Then came a superb solo goal. He easily beat Mujaid Sadick on the right before slotting home through the goalkeeper’s legs on a tight angle – only a striker with real confidence could finish in such a manner.
It was a fractious first season at West Ham, not joining until mid-October and only starting in 16 games across all competitions and just one goal scored. But he has transformed himself into an integral part of Moyes’ squad. He has started in all 10 Premier League games so far and in the two Europa League matches he has started, he has found the net.
Moyes said of his player after the game: “I thought Said played well tonight. He did a lot of good things which in recent games I’ve not been so sure, and getting a couple of goals will help him, so good on him.”
He almost saved a West Ham side that conceded their first Europa League goals – one of which was a horrible own-goal from Tomas Soucek – and were held to a draw for the first time in competition too.
But courtesy of Dinamo Zagreb’s win against Rapid Vienna, West Ham have secured their spot in the knockout rounds for the first time in 40 years. Here’s hoping Benrahma can continue to shine in Europe well into 2022.
Ianis Hagi’s well-taken second-half strike that earned Rangers a deserved point at Brondby has kept alive the Scottish Premiership champions’ hope of finishing second in Group A and so earning a playoff with a third-placed Champions League team to make the last 16 of the Europa League.
And that would be some recovery for Steven Gerrard’s side after they lost their opening two group games at home to leaders Lyon and second-placed Sparta Prague.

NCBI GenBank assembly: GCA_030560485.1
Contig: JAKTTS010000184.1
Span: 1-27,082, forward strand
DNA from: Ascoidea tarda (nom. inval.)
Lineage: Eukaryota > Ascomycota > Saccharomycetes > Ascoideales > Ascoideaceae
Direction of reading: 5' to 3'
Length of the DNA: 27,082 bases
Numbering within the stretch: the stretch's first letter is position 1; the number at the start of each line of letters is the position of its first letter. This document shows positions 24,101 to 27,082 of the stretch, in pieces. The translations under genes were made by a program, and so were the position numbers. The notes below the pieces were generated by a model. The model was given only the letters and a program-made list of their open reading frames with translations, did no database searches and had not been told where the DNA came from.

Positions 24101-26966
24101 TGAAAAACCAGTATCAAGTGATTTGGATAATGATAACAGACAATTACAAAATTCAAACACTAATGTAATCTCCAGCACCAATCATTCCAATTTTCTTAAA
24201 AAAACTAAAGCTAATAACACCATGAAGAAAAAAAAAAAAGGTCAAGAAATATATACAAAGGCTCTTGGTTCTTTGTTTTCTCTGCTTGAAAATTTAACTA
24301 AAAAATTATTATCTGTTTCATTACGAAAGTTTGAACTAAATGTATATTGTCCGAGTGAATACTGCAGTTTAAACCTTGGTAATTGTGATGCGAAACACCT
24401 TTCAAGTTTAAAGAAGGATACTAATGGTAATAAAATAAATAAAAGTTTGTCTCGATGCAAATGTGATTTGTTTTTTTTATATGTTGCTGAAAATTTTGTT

However, Thursday’s point in Denmark has moved Rangers level with the Czechs, setting up a potential decider for the runners-up spot when the two teams meet at Ibrox on November 25.
Two games against Ferencvaros are just what the doctor ordered for a Celtic side staring down the barrel of an early elimination from Europe and embarrassment in Ange Postecoglou’s first season in charge.
From rock bottom and without a point, the Bhoys now have their destiny in their own hands and know two more wins will guarantee them, at least, a place in the play-off round of the Europa League, and even two defeats will now take them into the Europa Conference League knock-outs.
What a perfect time for Celtic to conjure up their first away win in Europe since November 2019 – perhaps setting themselves up perfectly to make it two in a row against group leaders Bayer Leverkusen after the international break.
This victory should not be underplayed, either. Although Ferencvaros are far from top-class European opposition, the Groupama Arena is not a welcoming stage for visiting sides and even with that, Celtic looked confident and could have scored more than the three goals they put past their hosts.